Britain set to scrap nearly century-old legal loophole allowing child marriage ‘by back door’

WION Web Team
London, United KingdomUpdated: Jun 17, 2021, 06:39 PM IST


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'People think this is often something that just happens in developing countries. It doesn't. It's happening right here ... it has to stop,' former chancellor Sajid Javid said before presenting the bill aimed at ending child marriage through the backdoor in UK

Ahead of the introduction of a bill raising the minimum age of marriage in the UK to 18, lawmakers said that Britain must scrap the legal loophole that allows child marriage "by the back door".

Introduced in 1929, the current law in the UK allows marriage at the age of 16, provided there is parental consent. According to the lawmakers, this has not only sabotaged girls' futures but has also condoned child abuse.

According to campaign groups, the loophole also undermines Britain's global efforts to end child marriage in other countries.

"Child marriage is child abuse," former chancellor Sajid Javid told BBC radio before presenting the bill, which has cross-party support. "People think this is often something that just happens in developing countries. It doesn't. It's happening right here ... it has to stop."

He also reported that thousands of minors had been coerced into marriages in Britain in the last decade.

Meanwhile, the government has also said it is committed to lifting the minimum age to 18.

One of the campaigners, Payzee Mahmod, who also had an early marriage at the age of 16 says that "it's a big step in the right direction. We're celebrating this moment."

Campaigners are fighting against dreadful situations where girls are pulled out of school and often subjected to marital rape and domestic abuse in the name of early marriage, he added.

In 1929, the current law set the minimum age at 16 because back then, living together out of wedlock was socially unacceptable, so marriage was seen as a socially acceptable way out.  

Today, relationships outside marriage are still often considered shameful by the people belonging to South Asian and Middle Eastern backgrounds, which is why girls from these communities are seen to be most at risk of early marriage in Britain.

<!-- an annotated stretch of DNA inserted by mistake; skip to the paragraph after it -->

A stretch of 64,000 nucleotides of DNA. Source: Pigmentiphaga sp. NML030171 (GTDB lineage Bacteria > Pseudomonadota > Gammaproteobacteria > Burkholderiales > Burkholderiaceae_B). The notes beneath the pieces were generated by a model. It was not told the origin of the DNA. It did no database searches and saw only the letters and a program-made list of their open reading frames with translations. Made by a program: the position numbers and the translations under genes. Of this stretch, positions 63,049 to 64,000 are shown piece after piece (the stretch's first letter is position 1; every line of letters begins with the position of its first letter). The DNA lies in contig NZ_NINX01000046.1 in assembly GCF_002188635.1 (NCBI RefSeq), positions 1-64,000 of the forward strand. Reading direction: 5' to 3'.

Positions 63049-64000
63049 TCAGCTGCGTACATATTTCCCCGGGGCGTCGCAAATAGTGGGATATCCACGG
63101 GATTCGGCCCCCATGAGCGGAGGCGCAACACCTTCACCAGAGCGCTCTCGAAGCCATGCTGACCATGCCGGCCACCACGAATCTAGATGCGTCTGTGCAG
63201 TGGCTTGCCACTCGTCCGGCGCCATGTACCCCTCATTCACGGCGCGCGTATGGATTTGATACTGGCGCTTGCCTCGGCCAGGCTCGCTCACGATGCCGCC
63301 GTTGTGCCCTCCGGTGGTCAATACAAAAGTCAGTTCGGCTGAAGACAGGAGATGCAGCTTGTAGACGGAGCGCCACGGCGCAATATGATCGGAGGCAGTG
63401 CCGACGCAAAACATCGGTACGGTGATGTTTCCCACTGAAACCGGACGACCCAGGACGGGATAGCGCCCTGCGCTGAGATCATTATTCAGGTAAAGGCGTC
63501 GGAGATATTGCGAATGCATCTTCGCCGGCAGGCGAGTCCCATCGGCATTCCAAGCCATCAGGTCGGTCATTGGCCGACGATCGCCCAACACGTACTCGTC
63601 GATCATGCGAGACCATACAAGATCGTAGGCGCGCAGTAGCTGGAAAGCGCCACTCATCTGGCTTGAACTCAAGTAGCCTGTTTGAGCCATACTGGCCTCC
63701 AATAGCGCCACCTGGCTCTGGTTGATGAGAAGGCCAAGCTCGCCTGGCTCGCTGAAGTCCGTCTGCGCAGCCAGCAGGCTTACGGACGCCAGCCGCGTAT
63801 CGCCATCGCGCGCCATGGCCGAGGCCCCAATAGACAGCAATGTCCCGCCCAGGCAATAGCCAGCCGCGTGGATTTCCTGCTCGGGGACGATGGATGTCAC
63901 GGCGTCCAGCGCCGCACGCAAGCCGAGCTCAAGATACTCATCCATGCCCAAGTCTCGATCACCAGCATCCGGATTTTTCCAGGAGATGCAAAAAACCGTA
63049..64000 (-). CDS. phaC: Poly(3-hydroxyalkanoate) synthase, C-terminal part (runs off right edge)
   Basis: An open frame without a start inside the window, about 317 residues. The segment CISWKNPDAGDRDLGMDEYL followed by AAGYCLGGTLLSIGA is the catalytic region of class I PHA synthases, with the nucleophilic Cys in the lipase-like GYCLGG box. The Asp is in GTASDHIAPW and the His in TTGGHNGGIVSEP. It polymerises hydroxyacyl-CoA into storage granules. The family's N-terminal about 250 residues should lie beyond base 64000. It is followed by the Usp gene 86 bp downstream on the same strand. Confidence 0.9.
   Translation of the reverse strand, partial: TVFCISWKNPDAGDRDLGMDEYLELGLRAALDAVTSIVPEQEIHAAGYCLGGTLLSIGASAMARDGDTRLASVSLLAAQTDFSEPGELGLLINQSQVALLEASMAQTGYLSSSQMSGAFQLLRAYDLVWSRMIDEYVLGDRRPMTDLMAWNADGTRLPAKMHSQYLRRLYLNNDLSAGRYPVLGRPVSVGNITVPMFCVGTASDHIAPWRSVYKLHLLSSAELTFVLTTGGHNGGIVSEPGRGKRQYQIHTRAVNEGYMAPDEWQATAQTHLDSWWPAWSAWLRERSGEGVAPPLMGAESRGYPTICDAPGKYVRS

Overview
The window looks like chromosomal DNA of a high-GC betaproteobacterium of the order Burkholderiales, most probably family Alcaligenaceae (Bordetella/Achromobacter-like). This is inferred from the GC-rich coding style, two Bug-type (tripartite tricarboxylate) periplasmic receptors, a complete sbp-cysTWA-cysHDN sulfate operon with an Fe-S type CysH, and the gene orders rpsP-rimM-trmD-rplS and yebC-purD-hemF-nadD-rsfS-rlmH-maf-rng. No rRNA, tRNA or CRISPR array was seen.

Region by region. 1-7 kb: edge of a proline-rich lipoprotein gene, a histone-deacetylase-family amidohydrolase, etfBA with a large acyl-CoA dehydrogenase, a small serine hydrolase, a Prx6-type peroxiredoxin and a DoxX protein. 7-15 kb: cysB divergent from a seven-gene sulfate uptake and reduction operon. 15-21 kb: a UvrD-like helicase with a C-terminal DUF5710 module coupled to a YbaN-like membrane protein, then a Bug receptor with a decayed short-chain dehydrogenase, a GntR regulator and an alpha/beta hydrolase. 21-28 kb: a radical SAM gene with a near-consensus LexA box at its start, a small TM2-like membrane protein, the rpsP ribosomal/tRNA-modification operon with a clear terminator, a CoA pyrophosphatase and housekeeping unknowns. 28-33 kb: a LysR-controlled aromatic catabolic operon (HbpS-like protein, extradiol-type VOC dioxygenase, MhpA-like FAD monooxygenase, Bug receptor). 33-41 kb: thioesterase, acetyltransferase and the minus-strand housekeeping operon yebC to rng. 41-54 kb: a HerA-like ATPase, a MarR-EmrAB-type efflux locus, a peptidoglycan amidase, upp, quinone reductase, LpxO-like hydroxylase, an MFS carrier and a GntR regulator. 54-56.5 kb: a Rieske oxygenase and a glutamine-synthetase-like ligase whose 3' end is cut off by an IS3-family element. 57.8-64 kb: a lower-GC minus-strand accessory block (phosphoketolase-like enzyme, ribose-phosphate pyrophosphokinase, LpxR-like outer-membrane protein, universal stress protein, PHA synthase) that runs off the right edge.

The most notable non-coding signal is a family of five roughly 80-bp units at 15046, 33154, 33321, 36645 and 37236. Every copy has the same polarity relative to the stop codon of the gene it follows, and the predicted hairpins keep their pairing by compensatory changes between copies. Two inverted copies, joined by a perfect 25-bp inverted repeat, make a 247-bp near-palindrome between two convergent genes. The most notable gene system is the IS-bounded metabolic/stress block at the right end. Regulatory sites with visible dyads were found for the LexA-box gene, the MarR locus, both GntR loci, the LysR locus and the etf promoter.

Campaigners against the 1929 law say that nowadays most girls who marry under 18 are pressured into it by their families and that raising the minimum age would empower them to say no and fight for their rights.

They also assert that it was crucial not only to put an end to the loophole but to make it a criminal offence to assist any underage marriage, including religious marriages and those conducted abroad.

Parliamentarian Pauline Latham, one of the bill's sponsors, said the current law permitted child marriage "by the back door".

"I've spoken to a lot of ministers to say we cannot let this continue, and they've agreed. Boris is keen to get it through," she added, referring to the prime minister.

Spearheaded by Latham, an attempt was made to amend the law last year, but it was foiled by the pandemic. However, campaigners said they are confident that the legislation, which applies to England and Wales, would pass by next spring.

According to official data, between 2008 and 2017 more than 2,740 under-18s were married in England and Wales. Notably, this figure doesn’t include those minors who were wed in traditional ceremonies or were taken abroad to marry.

Talking about how marriages between the ages of 13 and 15 were not uncommon, Karma Nirvana, a British human rights charity that campaigns against forced marriage, reports that it had also come across cases involving children as young as 11.

"Criminalisation is a strong deterrent and necessary to protect every child from all forms of child marriage in all settings," said Mahmod, whose sister Banaz was killed by family members after leaving a husband they had chosen for her at 17.